LGBTQ rights have come a long way over the years.
But how can we better understand the experiences and challenges of certain demographics, especially young LGBTQ people?
Statistics can be a handy way to better understand the life of LGBTQ youth, their experiences, environment, and circumstances. Start by taking a look at some of these facts and figures.
Understanding LGBTQ Youth Statistics
Before we begin, we must remember that statistics alone do not explain the experiences, thoughts, and feelings of all LGBTQ youth.
It is also difficult to accurately understand how many people identify as LGBTQ. There is no consensus about how to measure and record sexual orientation.
Some surveys and research rely on respondents self-identifying as LGBTQ. However, some people may not feel comfortable formally identifying themselves as LGBTQ, whilst others may not be familiar with the terms used when responding.
Other surveys and research organizations make estimates based on reports of sexual behavior and attraction. But again, this is not entirely reliable or accurate.
Therefore, a majority of LGBTQ statistics have been estimated to a certain degree.
Identification as LGBTQ
Approximately 10.5% of 13- to 18-year-olds — and 9.6% of 19- to 24-year-olds — identify as LGBTQ in the US. And the number of people who identify as LGBTQ is rising.
In 2012, 3.5% of American adults (8.3 million people) identified as LGBTQ. By 2016, this had risen to approximately 4.1% of American adults (10 million people). Hopefully, this shows that people are beginning to feel more comfortable and confident to express who they truly are.
Coming out and being honest about sexual or gender identity can be hugely challenging and frightening, but everyone has the right to be honest about who they are. There are some tips and guidance on what to do when the time feels right.
Statistical data can give an insight into the well-being of LGBTQ youths in America, and the challenges that they have to face. These statistics are shocking.
It is estimated that over 1.8 million LGBTQ youth aged 13 to 24 have seriously considered suicide over the past 12 months.
80% of young LGBTQ people have expressed that they feel severe social isolation, and 92% of LGBTQ young people hear negative messages about being LGBTQ.
Young LGBTQ people often suffer because they are not supported in their homes, schools, and communities. At the same time, 26% of LGBTQ youth report that they are most worried about not being accepted by their family, bullying at school, and fear of being out and open about who they are.
However, there is some positivity. 77% of LGBTQ youth say that they know things will get better. It’s important that we all play our part to make things better now.
A Look at Family…
A supportive and accepting family is extremely important for all young people, especially those that identify as LGBTQ.
A recent Human Rights Campaign survey concluded that almost 60% of LGBTQ youth are out to their immediate family.
Acceptance and support from family can be hugely beneficial for an LGBTQ young person. It can have a strong and positive effect on self-esteem, mental health, and general health. It can protect against depression, psychological distress, thoughts of suicide, and substance abuse.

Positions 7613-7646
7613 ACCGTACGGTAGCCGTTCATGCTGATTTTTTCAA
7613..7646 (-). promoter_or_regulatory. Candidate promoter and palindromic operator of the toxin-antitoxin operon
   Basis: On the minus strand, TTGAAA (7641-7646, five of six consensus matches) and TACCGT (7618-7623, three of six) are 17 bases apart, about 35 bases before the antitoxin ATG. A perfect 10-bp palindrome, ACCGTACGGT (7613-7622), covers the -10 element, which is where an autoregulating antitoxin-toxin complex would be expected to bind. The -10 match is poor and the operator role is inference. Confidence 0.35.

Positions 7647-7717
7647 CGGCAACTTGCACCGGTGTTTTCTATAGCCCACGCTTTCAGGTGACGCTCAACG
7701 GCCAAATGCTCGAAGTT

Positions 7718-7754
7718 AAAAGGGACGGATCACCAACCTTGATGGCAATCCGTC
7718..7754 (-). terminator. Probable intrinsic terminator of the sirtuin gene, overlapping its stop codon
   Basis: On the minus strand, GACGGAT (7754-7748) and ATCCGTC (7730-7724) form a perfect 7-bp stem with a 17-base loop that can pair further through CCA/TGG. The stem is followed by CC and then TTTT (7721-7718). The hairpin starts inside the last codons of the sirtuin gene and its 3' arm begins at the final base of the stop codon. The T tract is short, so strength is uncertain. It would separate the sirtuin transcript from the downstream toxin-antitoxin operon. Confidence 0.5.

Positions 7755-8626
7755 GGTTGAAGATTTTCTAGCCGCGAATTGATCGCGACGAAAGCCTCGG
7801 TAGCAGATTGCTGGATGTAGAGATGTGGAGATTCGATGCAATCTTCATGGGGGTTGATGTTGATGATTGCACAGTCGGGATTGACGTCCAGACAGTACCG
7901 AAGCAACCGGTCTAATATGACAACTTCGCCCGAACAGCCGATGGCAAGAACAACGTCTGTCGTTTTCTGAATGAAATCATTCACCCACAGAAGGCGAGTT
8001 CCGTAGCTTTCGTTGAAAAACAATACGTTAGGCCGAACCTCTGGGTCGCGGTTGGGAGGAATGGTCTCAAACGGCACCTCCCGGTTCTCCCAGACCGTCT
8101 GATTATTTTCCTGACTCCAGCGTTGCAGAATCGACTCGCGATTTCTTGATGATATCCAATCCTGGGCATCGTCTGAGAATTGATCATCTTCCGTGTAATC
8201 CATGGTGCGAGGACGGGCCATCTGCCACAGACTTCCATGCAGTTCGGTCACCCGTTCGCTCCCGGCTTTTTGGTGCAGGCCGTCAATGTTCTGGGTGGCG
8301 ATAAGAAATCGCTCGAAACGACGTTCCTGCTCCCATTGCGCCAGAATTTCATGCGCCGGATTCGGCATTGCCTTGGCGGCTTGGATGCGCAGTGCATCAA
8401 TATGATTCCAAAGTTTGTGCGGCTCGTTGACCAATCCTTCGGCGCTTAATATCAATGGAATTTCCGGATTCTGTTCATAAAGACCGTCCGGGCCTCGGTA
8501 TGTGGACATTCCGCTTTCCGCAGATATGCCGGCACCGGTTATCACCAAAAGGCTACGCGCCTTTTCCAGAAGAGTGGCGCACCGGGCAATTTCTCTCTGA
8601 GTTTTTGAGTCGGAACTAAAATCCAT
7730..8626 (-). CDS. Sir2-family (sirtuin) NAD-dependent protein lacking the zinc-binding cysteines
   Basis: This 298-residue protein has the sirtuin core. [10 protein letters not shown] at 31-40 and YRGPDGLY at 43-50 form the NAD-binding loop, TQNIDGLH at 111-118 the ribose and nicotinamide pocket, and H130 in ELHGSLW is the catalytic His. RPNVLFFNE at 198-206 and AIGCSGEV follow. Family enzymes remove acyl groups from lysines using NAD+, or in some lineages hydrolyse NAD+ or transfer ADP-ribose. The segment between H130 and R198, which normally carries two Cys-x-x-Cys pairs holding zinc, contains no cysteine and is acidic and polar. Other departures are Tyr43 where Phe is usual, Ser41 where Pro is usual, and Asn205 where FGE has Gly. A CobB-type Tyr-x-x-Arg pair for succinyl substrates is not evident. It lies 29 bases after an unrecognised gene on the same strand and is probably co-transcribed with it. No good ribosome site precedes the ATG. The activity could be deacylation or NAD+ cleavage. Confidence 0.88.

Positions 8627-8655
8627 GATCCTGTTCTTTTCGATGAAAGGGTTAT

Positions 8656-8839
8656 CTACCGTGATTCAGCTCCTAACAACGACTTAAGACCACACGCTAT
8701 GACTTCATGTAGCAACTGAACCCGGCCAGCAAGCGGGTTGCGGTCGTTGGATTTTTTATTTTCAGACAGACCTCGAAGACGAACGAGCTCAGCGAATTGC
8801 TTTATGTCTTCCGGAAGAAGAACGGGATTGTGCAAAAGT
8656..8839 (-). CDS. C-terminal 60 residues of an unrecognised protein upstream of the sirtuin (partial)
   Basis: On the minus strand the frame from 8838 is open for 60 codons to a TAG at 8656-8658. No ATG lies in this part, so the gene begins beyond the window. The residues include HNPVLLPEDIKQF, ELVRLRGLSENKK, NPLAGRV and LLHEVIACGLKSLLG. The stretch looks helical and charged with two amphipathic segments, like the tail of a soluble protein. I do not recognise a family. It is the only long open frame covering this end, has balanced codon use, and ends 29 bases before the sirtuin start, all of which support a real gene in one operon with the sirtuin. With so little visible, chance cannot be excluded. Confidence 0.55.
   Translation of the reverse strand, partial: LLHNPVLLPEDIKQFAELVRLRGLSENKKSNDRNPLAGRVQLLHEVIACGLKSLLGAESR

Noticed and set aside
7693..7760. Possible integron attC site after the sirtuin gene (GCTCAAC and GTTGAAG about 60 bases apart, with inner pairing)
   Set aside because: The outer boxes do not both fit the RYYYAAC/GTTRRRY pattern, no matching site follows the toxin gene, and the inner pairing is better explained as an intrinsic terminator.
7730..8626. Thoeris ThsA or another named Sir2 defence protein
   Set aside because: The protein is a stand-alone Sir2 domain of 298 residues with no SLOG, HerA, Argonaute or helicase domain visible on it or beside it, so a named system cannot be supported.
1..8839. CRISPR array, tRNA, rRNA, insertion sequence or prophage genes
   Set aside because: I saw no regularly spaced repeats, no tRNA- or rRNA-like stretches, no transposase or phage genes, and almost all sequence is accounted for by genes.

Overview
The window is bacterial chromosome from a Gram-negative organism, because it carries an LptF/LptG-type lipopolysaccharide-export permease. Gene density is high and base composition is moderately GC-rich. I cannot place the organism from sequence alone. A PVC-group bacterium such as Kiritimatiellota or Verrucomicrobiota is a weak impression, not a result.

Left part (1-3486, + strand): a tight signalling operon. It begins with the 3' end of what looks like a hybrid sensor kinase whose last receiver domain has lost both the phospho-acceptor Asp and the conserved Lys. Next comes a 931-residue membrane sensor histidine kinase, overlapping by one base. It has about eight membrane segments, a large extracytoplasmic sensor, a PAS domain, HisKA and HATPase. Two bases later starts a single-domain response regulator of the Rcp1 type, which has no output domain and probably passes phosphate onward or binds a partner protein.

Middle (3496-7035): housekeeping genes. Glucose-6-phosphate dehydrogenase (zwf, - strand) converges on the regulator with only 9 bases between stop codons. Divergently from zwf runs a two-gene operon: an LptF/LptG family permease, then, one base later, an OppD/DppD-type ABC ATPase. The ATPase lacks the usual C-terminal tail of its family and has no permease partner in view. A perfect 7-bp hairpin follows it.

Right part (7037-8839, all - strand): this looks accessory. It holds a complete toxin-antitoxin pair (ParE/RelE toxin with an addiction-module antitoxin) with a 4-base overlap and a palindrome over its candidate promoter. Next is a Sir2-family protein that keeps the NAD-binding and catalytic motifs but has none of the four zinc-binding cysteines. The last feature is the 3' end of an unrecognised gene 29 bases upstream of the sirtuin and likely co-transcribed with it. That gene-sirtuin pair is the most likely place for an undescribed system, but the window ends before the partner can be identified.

However, not all young people feel comfortable coming out to their family, or feel supported by them. Being honest about who you are to unsupportive parents or close family members can be extremely difficult. LGBTQ students have reported that they struggle most with unaccepting families, rather than school classes, exams, or work.
42% of LBGTQ people have expressed that they are living in an unwelcoming or hostile environment. A high number of LGBTQ youth — 67% — have heard family members speak negatively about LGBTQ people.
Lack of support and outright rejection from family members can have a devastating effect. It is estimated that young LGBTQ people who feel rejected by their family are:
- 4 times more likely to report suicide attempts;
- 9 times more likely to report high levels of depression;
- 4 times more likely to use illegal drugs.
Perhaps as a consequence of unsupportive families, LGBTQ youth leave home more frequently than their heterosexual peers. The figures are hugely disproportionate. They represented approximately 5% to 10% of American youth, but 20% to 40% of the homeless youth.
90% of LGBTQ teenagers come out to their close friends.
Having supportive friends is hugely important for young LGBTQ people, much like having an accepting family. Having friends that are loving and accepting can increase an LGBTQ person’s safety, mental health, and overall well-being.
LGBTQ Youth at School
School is a huge part of life for all young people. 64% of LGBTQ youth say that they are out and honest about their gender or sexual orientation with their classmates.
A positive and supportive school environment can hugely support and strengthen the well-being of LGBTQ young people. Gay-straight alliances, anti-bullying policies, and LGBTQ-inclusive curriculum can all help LGBTQ youth to feel safe and accepted.
However, 6 in 10 LGBTQ students report feeling unsafe at school. In another survey, only 5% of LGBTQ students felt that all teachers and staff were supportive of LGBTQ people.
The most distressing school statistic is that many LGBTQ teenagers are harassed at school, and the proportion is even higher for LGBTQ teenagers of color.
Knowing the Numbers About LGBTQ Youth
Life for LGBTQ youth can be difficult and challenging. But everyone has the right to be honest about who they are, including their sexual and gender orientation. As society continues to accept and understand LGBTQ issues, things are improving.
But LGBTQ acceptance needs to happen everywhere, and it needs to happen now.
If you’re looking for more articles about LGBTQ life, explore this blog.
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